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OPINION: Modern racism takes many forms

V. Elaine Gross is president of ERASE Racism.


As the nation said farewell to civil rights leader Dorothy Height, eulogized by President Barack Obama in Washington last week as a "drum major for freedom," the forces of discrimination moved against the very principles she fought for during her long lifetime.

The week before, Arizona Gov. Jan Brewer signed a sweeping new law against illegal immigration that requires police to check the documents of anyone they have a "reasonable suspicion" of being undocumented, and permitting the arrest of anyone not carrying proof of being in the United States legally.

This bill blatantly encourages racial profiling. "Reasonable suspicion" is amorphous - it does not require objective evidence that someone is in the country illegally. The bill permits a police officer to apply his or her own judgment based on how people look or sound.

Individual police officers could categorize all or some subset of physical characteristics as either belonging to legal residents or illegal ones. A police officer would then evaluate all of the individuals based on these criteria and take action accordingly.

This is absurd. And as a practical matter, it is racist. It subjects all Latinos in Arizona, or anyone who appears to be Latino based on a set of physical characteristics, to being arbitrarily stopped and questioned by law enforcement officers merely because they fit some stereotype.

It's clear that the life's work of Height and other civil rights heroes fighting discrimination and bigotry must be continued across our country. It's a struggle that unites African-Americans and Latinos and all Americans of good will. The nationwide protests that have greeted the law, should unify Americans in the realization that we do not live in a "post-racial" society.

Yet it's also important to realize that modern racism has many faces. Intolerant signs at political protests, right-wing talk radio and grandstanding anti-immigrant legislation can't be missed. Institutional and structural discrimination, however, are less visible but no less destructive. Even in places like Nassau and Suffolk counties.

Long Island is one of the nation's iconic suburbs, an enduring symbol of middle-class opportunity. Yet discrimination persists. A study released last year by my organization, ERASE Racism, revealed several troubling findings in what is the third most racially segregated suburban community in the United States. Some 71 percent of African-Americans and 52 percent of Latinos have experienced direct discrimination or felt discomfort on Long Island because of their racial or ethnic background.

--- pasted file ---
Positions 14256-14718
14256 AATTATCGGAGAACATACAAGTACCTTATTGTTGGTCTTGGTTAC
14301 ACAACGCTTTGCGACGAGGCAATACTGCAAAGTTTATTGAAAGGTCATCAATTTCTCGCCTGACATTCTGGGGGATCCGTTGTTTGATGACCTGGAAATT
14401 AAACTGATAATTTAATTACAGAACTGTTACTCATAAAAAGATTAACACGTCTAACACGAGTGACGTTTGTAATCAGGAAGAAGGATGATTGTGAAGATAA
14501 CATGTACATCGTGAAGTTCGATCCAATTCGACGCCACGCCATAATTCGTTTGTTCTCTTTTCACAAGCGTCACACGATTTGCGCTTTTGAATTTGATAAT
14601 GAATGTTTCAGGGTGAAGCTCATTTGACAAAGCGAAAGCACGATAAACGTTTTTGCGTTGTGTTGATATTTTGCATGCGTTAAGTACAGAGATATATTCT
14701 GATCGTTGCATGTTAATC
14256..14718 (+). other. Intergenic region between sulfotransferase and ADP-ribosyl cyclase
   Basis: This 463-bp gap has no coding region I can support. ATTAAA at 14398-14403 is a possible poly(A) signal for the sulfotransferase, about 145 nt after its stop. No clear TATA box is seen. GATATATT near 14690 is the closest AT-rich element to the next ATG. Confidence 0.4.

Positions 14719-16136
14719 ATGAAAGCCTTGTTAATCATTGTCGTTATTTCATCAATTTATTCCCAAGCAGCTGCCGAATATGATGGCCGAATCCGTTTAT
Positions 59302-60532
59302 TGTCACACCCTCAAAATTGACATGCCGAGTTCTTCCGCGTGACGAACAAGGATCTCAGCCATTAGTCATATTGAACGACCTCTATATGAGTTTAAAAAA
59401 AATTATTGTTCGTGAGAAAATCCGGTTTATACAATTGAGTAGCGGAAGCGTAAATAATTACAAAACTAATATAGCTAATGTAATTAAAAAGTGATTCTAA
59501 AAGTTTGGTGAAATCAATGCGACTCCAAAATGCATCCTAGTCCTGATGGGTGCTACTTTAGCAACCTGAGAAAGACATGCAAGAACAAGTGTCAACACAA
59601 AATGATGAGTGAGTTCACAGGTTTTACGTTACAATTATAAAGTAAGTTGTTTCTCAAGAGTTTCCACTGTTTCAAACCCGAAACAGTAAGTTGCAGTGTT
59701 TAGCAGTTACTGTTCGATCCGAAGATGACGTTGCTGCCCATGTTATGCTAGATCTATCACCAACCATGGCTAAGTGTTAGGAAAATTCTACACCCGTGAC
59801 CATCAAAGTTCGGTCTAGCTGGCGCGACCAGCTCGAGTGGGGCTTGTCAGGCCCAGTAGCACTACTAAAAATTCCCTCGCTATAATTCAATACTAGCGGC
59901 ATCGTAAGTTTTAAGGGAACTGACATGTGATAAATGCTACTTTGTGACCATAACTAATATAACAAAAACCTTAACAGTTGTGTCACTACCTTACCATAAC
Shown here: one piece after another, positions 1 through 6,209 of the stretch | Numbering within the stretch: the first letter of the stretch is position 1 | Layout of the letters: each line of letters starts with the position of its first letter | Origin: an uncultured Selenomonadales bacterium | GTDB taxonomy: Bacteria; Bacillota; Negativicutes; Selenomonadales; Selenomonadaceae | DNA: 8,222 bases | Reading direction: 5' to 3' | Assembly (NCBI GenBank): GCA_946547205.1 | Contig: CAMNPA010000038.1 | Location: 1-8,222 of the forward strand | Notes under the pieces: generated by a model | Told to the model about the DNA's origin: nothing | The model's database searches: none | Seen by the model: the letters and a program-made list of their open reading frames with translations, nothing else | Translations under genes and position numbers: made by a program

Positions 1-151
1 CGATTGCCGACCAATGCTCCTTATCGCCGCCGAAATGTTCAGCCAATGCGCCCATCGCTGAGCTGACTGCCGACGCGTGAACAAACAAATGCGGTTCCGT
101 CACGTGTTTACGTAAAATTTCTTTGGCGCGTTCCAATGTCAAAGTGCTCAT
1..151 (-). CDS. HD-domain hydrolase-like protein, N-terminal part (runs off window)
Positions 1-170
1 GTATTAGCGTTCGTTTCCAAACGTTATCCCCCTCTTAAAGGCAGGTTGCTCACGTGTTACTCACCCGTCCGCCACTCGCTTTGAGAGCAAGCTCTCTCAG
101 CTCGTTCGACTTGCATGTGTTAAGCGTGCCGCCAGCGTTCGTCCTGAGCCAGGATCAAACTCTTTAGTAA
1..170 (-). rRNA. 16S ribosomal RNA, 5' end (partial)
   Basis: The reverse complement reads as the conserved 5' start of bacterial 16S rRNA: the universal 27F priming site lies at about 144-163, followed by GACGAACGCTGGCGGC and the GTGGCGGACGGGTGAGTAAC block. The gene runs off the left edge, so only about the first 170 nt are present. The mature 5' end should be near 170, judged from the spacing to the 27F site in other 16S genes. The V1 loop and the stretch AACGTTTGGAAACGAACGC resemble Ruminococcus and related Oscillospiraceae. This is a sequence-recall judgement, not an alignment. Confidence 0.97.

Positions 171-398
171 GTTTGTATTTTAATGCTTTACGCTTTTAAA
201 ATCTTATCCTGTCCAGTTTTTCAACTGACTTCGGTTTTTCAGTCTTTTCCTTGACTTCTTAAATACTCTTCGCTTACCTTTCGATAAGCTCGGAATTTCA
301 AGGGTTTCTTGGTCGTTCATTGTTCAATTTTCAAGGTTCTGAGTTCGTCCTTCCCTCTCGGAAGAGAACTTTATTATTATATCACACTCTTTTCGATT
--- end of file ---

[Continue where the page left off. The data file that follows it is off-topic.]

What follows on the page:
The research also showed that some real estate professionals actively maintain residential segregation on Long Island, and that there has been a systemic failure to enforce fair housing laws.

Fair housing and structural racism often seem to be problems that public officials simply don't want to address, even 46 years after the Civil Rights Act. Yet, as a new generation begins to face the stubborn roots and persistent evidence of racism and discrimination, communities like those on Long Island are in great need of public reform and a real conversation on race. The trial of Jeffrey Conroy for the racially motivated killing of immigrant Marcelo Lucero in Patchogue brought anti-immigrant violence into our headlines, and clearly showed the need for a public discussion on discrimination.

Last week, a study released by the Population Reference Bureau and the National Council of La Raza, a Latino civil rights group, found that structural discrimination and public policy "may hinder the broader integration of Latinos into U.S. society if left unattended." This finding mirrors data collected by ERASE Racism here. In terms of access to fair housing, public education and decent health care, the front lines of the civil rights movement must now stretch from Phoenix to Hempstead.

On his radio show, Rush Limbaugh decried protests against the Arizona legislation, saying, "It's simple code words. 'Civil rights violations.' You know who that's designed to stir up."

Yes, we know exactly the kind of people who should be stirred up by the specter of civil rights violations. They're people in the mold of Dorothy Height and those still marching on the front lines of freedom. They're called Americans.


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